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Open Access Research article

Humanities for medical students? A qualitative study of a medical humanities curriculum in a medical school program

Caroline Wachtler1*, Susanne Lundin2 and Margareta Troein1

Author Affiliations

1 Lund University, Department of Clinical Sciences, General Practice/Family Medicine, Malmö University Hospital, SE 20502 Malmö, Sweden

2 Lund University, Department of Ethnology, Finngatan 10, SE 223 62 Lund, Sweden

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BMC Medical Education 2006, 6:16  doi:10.1186/1472-6920-6-16

Published: 6 March 2006

Abstract

Background

Today, there is a trend towards establishing the medical humanities as a component of medical education. However, medical humanities programs that exist within the context of a medical school can be problematic. The aim of this study was to explore problems that can arise with the establishment of a medical humanities curriculum in a medical school program.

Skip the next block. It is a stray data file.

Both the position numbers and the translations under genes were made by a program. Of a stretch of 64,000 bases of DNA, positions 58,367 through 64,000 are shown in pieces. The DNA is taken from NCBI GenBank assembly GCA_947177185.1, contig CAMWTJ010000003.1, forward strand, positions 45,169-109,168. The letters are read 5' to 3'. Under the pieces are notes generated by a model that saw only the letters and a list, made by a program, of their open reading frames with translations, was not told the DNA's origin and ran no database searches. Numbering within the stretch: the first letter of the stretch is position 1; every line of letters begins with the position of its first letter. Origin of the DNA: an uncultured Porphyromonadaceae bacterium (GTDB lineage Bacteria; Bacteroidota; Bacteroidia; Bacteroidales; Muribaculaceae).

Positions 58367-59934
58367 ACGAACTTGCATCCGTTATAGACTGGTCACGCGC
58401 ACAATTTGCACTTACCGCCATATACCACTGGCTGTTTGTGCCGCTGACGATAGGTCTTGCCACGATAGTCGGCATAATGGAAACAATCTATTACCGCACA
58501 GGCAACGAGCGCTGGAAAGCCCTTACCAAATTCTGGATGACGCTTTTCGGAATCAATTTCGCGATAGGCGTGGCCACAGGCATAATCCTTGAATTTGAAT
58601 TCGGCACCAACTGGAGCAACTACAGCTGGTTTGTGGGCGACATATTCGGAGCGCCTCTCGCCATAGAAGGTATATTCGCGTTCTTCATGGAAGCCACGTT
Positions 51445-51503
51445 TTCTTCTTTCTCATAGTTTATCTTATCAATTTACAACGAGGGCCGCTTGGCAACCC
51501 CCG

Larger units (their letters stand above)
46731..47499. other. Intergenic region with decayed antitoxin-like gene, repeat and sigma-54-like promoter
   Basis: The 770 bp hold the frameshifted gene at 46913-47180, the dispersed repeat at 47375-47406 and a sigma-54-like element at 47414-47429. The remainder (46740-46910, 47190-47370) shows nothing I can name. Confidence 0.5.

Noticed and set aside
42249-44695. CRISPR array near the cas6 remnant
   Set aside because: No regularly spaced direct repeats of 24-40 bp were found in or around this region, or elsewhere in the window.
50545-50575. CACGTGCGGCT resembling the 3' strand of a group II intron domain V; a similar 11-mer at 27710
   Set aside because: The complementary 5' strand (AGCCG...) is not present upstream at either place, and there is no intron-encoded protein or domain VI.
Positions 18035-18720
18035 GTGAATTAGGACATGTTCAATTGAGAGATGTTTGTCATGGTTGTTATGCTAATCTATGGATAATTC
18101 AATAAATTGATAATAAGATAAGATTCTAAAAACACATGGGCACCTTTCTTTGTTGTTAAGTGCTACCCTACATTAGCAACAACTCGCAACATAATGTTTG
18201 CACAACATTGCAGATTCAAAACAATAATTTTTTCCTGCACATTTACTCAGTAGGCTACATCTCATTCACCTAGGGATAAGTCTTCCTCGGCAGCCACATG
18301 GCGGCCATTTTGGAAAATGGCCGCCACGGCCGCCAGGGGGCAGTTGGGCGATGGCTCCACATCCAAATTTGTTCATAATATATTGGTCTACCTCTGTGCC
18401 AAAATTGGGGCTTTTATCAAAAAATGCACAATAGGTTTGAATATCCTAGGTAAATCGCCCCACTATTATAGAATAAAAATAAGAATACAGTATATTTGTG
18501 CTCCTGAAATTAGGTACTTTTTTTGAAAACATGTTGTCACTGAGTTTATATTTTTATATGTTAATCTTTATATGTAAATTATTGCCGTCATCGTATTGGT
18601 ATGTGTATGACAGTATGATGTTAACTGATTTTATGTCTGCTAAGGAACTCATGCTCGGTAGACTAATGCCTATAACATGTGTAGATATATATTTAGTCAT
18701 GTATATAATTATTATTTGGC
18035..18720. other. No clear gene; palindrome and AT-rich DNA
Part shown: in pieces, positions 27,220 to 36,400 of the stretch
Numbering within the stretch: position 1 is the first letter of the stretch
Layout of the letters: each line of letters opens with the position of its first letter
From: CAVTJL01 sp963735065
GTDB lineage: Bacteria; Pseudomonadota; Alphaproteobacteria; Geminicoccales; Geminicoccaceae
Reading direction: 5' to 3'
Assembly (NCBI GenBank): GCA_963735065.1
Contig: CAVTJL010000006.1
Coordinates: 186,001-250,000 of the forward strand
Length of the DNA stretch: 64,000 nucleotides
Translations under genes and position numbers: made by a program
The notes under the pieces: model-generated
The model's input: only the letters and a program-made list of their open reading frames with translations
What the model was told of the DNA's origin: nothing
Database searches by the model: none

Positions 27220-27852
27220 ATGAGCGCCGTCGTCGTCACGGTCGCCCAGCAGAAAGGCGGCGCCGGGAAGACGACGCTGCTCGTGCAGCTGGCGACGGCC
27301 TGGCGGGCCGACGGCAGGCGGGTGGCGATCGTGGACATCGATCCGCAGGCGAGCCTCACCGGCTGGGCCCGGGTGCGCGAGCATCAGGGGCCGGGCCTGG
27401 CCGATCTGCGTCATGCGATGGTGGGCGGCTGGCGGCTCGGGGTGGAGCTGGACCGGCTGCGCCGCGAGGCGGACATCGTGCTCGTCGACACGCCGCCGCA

Methods

Our theoretical approach in this study is informed by derridean deconstruction and by post-structuralist analysis. We examined the ideology of the Humanities and Medicine program at Lund University, Sweden, the practical implementation of the program, and how ideology and practice corresponded. Examination of the ideology driving the humanities and medicine program was based on a critical reading of all available written material concerning the Humanities and Medicine project. The practice of the program was examined by means of a participatory observation study of one course, and by in-depth interviews with five students who participated in the course. Data was analysed using a hermeneutic editing approach.

Results

The ideological language used to describe the program calls it an interdisciplinary learning environment but at the same time shows that the conditions of the program are established by the medical faculty's agenda. In practice, the "humanities" are constructed, defined and used within a medical frame of reference. Medical students have interesting discussions, acquire concepts and enjoy the program. But they come away lacking theoretical structure to understand what they have learned. There is no place for humanities students in the program.

Conclusion

A challenge facing cross-disciplinary programs is creating an environment where the disciplines have equal standing and contribution.